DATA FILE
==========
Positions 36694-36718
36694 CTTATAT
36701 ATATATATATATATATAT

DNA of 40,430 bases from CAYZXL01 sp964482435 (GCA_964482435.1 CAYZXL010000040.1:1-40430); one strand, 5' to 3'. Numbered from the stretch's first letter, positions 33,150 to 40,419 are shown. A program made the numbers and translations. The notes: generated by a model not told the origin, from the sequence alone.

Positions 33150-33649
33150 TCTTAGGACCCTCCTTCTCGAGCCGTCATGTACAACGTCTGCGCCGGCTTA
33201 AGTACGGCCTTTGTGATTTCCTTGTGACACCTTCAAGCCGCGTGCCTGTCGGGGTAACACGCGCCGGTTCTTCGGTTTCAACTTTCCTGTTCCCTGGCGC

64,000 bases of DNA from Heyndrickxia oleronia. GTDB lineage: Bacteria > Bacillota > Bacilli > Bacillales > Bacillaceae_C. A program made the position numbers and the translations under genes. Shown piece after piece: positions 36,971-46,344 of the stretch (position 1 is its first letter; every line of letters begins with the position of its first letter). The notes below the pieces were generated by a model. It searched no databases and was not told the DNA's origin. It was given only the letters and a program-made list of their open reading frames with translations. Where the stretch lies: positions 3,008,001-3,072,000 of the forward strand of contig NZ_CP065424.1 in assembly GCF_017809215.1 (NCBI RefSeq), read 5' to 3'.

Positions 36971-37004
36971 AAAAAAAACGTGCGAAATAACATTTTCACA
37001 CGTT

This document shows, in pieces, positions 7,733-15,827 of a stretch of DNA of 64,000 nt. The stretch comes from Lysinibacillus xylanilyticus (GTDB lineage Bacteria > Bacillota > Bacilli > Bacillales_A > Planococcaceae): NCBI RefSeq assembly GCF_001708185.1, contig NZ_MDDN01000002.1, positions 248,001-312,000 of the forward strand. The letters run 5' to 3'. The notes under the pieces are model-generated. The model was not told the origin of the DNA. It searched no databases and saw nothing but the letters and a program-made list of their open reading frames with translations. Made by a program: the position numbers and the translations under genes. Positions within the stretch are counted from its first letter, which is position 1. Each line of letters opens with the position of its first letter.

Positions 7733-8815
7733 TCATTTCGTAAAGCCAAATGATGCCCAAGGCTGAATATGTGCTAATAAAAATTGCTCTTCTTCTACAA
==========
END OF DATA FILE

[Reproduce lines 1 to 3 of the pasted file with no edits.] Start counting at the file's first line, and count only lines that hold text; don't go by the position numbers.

Positions 36694-36718
36694 CTTATAT
36701 ATATATATATATATATAT